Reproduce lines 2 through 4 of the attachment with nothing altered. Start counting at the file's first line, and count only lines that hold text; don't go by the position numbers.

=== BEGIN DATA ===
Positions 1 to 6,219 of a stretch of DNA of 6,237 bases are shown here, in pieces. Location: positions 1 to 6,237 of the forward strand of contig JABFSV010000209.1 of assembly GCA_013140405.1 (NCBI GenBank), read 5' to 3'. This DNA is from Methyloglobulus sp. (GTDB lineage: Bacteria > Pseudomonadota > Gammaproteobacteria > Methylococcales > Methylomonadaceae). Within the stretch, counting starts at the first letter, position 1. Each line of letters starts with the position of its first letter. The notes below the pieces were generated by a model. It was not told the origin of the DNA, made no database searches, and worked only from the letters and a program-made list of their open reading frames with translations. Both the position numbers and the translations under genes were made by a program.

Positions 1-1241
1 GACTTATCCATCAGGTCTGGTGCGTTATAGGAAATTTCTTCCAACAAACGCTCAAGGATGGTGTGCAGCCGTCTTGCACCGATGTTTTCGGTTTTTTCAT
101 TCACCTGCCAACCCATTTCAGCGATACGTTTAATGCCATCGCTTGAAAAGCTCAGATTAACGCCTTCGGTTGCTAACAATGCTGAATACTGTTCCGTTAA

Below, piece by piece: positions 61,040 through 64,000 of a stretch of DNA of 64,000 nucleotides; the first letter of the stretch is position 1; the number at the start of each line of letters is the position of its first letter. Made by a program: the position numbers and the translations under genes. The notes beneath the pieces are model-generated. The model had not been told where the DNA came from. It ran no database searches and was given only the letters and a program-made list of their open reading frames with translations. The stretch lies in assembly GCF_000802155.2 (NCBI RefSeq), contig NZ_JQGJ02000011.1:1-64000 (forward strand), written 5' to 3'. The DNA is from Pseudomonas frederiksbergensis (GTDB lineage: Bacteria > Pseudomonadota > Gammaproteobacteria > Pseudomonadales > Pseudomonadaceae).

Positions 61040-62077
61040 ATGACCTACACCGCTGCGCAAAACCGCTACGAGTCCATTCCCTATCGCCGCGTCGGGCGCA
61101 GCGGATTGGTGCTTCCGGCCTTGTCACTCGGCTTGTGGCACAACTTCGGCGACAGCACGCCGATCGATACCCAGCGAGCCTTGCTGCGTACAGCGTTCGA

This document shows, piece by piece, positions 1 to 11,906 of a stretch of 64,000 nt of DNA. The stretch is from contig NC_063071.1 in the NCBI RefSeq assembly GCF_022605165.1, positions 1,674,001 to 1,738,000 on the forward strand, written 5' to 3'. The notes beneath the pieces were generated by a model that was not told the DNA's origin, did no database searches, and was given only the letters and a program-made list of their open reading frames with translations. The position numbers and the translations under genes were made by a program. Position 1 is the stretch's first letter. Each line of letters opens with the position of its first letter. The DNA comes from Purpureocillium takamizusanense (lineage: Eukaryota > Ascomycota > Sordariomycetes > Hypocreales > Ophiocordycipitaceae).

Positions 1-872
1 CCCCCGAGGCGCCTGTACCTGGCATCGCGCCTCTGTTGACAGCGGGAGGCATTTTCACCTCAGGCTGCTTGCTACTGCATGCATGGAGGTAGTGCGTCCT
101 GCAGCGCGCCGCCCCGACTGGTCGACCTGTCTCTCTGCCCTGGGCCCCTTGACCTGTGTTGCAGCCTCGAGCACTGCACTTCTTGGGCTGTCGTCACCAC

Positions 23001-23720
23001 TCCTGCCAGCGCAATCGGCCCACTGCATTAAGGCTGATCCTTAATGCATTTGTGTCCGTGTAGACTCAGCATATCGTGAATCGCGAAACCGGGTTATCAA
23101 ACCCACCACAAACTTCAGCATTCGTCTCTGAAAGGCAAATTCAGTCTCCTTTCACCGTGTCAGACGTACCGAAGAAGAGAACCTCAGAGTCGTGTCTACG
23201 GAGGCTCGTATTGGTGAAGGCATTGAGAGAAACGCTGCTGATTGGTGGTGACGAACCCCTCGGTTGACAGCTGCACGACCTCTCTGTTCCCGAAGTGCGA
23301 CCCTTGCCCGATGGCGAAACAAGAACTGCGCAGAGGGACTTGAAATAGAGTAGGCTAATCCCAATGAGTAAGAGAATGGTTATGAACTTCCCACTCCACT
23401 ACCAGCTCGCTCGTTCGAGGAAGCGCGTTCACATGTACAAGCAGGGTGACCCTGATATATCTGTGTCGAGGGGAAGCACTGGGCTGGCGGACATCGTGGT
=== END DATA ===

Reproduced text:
Positions 1-1241
1 GACTTATCCATCAGGTCTGGTGCGTTATAGGAAATTTCTTCCAACAAACGCTCAAGGATGGTGTGCAGCCGTCTTGCACCGATGTTTTCGGTTTTTTCAT
101 TCACCTGCCAACCCATTTCAGCGATACGTTTAATGCCATCGCTTGAAAAGCTCAGATTAACGCCTTCGGTTGCTAACAATGCTGAATACTGTTCCGTTAA